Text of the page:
In honor of Mental Health Awareness month, I’ve decided to share my story.
I suffer from anxiety and depression. While my disease is well controlled at this time, like any other ailment it is important that I stay on my medication regimen and practice habits that contribute positively to my mental health, which sometimes even includes psychotherapy.
There, I said it.
It has always surprised me that people are equally (or even more) uncomfortable speaking about mental health as they are speaking about private body parts. And, I fully anticipate the criticism that will come from this by colleagues and friends, as I do expect many people will be taken aback that I, a local physician, would publicly share my mental health diagnosis. But my hope is that a handful of those reading will feel a connection and further understand that there is hope and a way of treating such a disease.
Without getting too much into the cause of the disease and how it works, I think that it is important to understand that anxiety, depression, alcoholism/substance, PTSD, etc. have many contributing factors including family history (a genetic predisposition), traumatic life events and sometimes conditioning.
Until one can acknowledge their diagnosis they may compensate by always being the “fixer” of other peoples’ problems (this is me), becoming reclusive, or trying to self-medicate with drugs, alcohol, sex, etc.
I didn’t choose these diagnoses just like one doesn’t choose to have Sickle Cell, Cancer or Lupus but once I accepted it and the treatment it made my world and the lives of those around me much better. I am not cured but doing well in treatment which allows me to function day to day and do what I do best, FIX.
Luckily, I have a very understanding partner, a supportive family and a small circle of friends and colleagues that I am able to talk to when I am experiencing a low. At times they can see a low coming before I can. They know not to text, “Call me later I have something to tell you”, because that will bring me from 0-10 on my anxiety scale.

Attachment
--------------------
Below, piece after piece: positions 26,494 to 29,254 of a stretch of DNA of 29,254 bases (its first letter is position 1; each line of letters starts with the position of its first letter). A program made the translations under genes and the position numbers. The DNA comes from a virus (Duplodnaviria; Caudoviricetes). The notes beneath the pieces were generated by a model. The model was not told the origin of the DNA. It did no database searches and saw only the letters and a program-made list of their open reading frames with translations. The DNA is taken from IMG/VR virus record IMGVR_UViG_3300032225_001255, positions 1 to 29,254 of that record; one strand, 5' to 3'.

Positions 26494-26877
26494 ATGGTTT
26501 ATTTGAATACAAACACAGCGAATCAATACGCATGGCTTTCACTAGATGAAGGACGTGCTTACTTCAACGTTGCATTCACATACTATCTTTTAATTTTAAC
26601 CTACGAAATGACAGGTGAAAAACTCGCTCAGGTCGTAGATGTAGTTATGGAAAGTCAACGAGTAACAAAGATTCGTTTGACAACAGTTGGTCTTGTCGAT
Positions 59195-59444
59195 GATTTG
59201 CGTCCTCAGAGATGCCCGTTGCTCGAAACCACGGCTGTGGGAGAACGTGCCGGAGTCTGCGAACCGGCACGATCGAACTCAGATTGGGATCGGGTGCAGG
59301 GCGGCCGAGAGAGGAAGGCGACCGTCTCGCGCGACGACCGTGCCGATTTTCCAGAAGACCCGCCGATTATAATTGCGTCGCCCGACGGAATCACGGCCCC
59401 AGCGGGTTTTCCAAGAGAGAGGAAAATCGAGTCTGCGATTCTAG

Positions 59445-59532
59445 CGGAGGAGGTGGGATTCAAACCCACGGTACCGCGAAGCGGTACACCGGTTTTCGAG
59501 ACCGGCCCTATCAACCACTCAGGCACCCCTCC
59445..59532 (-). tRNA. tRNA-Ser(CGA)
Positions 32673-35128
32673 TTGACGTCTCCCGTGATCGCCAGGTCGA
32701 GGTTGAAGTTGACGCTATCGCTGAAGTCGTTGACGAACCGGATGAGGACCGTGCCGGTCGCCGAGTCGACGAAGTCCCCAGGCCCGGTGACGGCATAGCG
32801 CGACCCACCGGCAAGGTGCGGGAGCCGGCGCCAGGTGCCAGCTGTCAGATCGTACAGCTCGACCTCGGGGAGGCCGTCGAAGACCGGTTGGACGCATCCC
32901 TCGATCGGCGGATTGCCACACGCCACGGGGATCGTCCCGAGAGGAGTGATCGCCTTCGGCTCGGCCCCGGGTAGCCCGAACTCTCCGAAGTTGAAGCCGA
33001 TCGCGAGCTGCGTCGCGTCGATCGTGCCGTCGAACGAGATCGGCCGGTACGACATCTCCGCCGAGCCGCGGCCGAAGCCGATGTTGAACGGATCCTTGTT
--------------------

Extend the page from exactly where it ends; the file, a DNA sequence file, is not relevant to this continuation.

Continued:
Understanding your family’s feelings regarding this disease can be challenging, because you are so consumed with your own thoughts and fears.
Caring for a loved one with depression is not as easy as treating a loved one with a cold i.e. chicken soup, lots of fluids, ibuprofen and tissues. A person with a mental health diagnosis needs a different kind of T.L.C.
My husband has described it best to me; he says, “I could give you a million dollars when you are in a low and you wouldn’t even care.” Even treated, I still have times when I could stay in bed all weekend. In my experience I’d rather have a physical ailment (I’ll happily take a broken leg over anxiety and depression). Now that I wrote that, with my luck I’ll break my leg, LOL.
If you know or think you might have anxiety or depression or if you suspect this in your child or other loved one you should start with an appointment with your Primary Care Provider.
Depending on that person’s training and/or comfort level and the degree of assistance the patient needs they may choose to treat or refer you to a specialist. The specialist may be a psychologist, who treats via counseling and does NOT prescribe medications; or a psychiatrist that does some counseling and prescribing. In my experience a combination approach is the best and most successful in treatment.
I serve many roles, owner of Your Time Medical, P.C. in Dunkirk, MD, medical director at Bella Salon and Spa in California, MD, a substance abuse treatment provider, Family Medicine Practitioner and these are an extension of my treatment. I find the greatest satisfaction and enjoyment making my patients and friends feel better physically, mentally and cosmetically.
My diagnosis has encouraged me to have an open mind when treating my patients with anxiety, depression and more recently in my medical spa practice. While treating acne, giving Botox or treating a female with unwanted facial hair (laser hair removal), I am improving their self-esteem and self-confidence. There’s no better feeling than when someone says “Thank you for your help…Thank you for listening. Thank you for not judging me.”
For you, dear readers take a deep sigh of relief know, you are not alone, remember, I’m right here with you.